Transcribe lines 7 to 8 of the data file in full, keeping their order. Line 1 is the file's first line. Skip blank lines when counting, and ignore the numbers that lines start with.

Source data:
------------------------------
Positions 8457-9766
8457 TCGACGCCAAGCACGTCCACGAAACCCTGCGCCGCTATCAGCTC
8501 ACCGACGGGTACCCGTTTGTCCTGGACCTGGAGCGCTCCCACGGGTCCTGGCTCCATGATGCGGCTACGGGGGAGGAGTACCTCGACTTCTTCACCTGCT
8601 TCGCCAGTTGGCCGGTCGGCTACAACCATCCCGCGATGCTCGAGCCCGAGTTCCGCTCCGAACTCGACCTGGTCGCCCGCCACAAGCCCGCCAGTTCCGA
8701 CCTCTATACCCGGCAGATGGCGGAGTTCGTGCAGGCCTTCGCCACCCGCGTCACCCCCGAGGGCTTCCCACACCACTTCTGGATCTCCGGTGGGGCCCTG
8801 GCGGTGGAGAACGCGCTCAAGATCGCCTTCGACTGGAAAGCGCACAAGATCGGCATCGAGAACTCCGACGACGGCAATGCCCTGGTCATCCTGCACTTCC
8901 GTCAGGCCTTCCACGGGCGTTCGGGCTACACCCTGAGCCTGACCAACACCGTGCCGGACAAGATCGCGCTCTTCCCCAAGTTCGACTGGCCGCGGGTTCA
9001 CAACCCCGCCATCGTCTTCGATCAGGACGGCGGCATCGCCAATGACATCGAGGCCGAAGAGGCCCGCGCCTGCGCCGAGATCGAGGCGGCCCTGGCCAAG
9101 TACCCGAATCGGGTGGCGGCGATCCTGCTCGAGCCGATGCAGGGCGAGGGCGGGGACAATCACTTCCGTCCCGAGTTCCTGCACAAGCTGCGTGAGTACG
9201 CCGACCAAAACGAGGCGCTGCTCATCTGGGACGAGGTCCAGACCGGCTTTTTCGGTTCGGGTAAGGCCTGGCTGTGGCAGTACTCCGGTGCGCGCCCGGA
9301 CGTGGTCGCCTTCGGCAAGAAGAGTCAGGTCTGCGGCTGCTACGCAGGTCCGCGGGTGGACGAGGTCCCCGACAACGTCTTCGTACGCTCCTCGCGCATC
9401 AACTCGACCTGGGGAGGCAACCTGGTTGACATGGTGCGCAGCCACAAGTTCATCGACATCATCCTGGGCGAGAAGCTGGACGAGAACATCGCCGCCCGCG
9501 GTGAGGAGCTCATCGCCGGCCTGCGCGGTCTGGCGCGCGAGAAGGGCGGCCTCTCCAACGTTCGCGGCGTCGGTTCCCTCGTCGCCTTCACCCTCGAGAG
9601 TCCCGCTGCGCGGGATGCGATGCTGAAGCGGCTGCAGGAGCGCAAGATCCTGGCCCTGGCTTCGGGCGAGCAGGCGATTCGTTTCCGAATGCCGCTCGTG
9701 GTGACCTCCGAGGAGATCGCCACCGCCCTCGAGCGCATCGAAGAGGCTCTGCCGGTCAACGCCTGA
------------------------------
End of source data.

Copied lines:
8901 GTCAGGCCTTCCACGGGCGTTCGGGCTACACCCTGAGCCTGACCAACACCGTGCCGGACAAGATCGCGCTCTTCCCCAAGTTCGACTGGCCGCGGGTTCA
9001 CAACCCCGCCATCGTCTTCGATCAGGACGGCGGCATCGCCAATGACATCGAGGCCGAAGAGGCCCGCGCCTGCGCCGAGATCGAGGCGGCCCTGGCCAAG